It is very different when we look elsewhere. Firms such as CNET (San Francisco) Bloomberg (New York), ASTRO (Kuala Lumpur), and CITY TV (Toronto), to name but a few, have come from nowhere and carved out important roles in highly competitive markets through the creative deployment of new media and new approaches to content. In each case there is the same combination of market focus, creativity and technology innovation. We are missing this kind of innovation in Australia. None of these vibrant new entrants is a creature of regulatory fiat or the kind of obsession with rearranging the regulatory deck chairs that we are seeing, yet again, in the debate over Digital TV.
Industry geo-politics are becoming the central driver in the context of the global information economy.
Although local firms need to be closely aligned to the realities of market developments in the United States, Australia must also recognise the political imperatives of wider international online policy and regulatory positions. We must internationalise our policy and industry perspectives if we are to play a role in shaping the emerging information environment which will in turn shape our economic and community future.
In positioning ourselves within the geo-politics of the information revolution, we ignore Asia at our peril. Using the current phase of economic adjustment sweeping across Asia as an alibi for shifting our market focus away from Asia would be a grave mistake.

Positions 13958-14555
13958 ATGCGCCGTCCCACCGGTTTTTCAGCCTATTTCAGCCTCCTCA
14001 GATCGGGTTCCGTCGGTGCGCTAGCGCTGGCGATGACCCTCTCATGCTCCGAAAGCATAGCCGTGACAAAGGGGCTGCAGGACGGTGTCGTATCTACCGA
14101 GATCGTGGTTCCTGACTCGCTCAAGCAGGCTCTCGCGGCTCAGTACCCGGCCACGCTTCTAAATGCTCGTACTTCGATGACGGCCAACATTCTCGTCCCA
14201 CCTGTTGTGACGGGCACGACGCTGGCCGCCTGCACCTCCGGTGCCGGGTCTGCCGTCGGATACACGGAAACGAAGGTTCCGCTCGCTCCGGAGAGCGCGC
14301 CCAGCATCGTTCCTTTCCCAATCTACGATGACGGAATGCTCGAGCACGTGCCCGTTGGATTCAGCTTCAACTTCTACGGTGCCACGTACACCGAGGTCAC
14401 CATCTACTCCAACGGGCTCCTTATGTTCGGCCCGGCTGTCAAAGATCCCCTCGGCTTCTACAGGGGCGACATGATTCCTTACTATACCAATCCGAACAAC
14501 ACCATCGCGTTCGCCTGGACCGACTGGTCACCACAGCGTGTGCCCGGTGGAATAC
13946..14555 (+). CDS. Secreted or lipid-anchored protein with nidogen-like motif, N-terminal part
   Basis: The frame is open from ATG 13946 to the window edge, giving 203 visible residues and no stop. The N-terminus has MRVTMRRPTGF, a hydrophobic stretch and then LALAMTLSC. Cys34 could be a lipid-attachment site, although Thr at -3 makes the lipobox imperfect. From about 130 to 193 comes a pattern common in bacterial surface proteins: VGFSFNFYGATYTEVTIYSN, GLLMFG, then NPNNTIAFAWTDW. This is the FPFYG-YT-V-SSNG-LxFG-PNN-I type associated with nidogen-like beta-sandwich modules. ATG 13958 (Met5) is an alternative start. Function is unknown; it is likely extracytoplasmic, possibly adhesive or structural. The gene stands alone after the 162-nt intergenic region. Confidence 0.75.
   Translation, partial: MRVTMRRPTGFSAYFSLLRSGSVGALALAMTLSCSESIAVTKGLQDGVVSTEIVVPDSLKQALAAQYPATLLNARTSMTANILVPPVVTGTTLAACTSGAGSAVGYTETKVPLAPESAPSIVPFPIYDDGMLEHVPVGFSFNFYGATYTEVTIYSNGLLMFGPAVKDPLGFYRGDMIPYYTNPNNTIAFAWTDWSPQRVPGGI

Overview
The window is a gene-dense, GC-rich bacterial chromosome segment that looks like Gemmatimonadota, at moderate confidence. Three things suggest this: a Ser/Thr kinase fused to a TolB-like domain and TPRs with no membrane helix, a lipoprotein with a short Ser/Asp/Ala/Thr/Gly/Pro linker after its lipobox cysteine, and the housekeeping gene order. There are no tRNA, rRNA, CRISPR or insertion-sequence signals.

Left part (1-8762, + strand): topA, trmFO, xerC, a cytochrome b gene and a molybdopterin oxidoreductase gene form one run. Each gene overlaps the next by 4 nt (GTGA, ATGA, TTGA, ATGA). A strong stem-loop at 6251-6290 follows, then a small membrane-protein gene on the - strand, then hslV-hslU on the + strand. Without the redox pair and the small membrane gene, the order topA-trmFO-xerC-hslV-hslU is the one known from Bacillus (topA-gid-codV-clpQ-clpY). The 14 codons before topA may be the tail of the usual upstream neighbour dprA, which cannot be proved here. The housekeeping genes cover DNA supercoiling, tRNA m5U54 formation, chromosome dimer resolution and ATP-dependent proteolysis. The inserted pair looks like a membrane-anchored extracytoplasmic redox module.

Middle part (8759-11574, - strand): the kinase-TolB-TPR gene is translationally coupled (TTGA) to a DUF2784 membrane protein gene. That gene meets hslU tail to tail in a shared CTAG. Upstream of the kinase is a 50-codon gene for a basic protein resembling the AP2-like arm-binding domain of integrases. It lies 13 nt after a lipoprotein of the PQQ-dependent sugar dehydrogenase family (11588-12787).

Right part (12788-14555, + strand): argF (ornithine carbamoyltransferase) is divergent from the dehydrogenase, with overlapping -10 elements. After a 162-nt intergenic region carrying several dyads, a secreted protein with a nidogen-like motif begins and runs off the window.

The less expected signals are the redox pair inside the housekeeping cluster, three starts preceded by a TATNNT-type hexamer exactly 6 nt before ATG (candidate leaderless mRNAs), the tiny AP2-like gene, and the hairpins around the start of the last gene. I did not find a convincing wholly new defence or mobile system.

With vision, leadership and the right alliances, small scale companies, regions and countries can succeed in this game (eg: Ireland, North Carolina, New Brunswick). The information revolution is changing the dynamics of traditional economies of scale and scope. We all pay too little attention to trying to understand the ramifications of the new economics of the information revolution. What is it that matters? The it - the I, T, - word in this context is intellectual capital, both at a company and country level. As I think Mae West could have said, it's all about what you do with what you've got. And we should never forget that intellectual capital includes smart leadership.
Just as maritime piracy dogged the emergence of mercantile trade, today the piracy of intellectual property and the abuse of copyright has emerged as one of the key factors in determining the relative attractiveness of markets for production and marketing.
In Australia, the ratio of Internet traffic to, and from, the United States is currently running at around 70:30. With 25 percent of Australian Internet subscribers having already made at least one online purchase, the trade balance for e-commerce is likely to be even more pronounced because online market leaders such as Amazon.com and Tower Records are all headquartered in the United States.
Given the importance of strong global brands and distribution channels, there is a clear imperative for Australian organisations to brand and market existing initiatives as the basis for accelerated growth. We must face up to the reality that within an information economy more and more economic activities are becoming trade exposed, whether we are ready or not.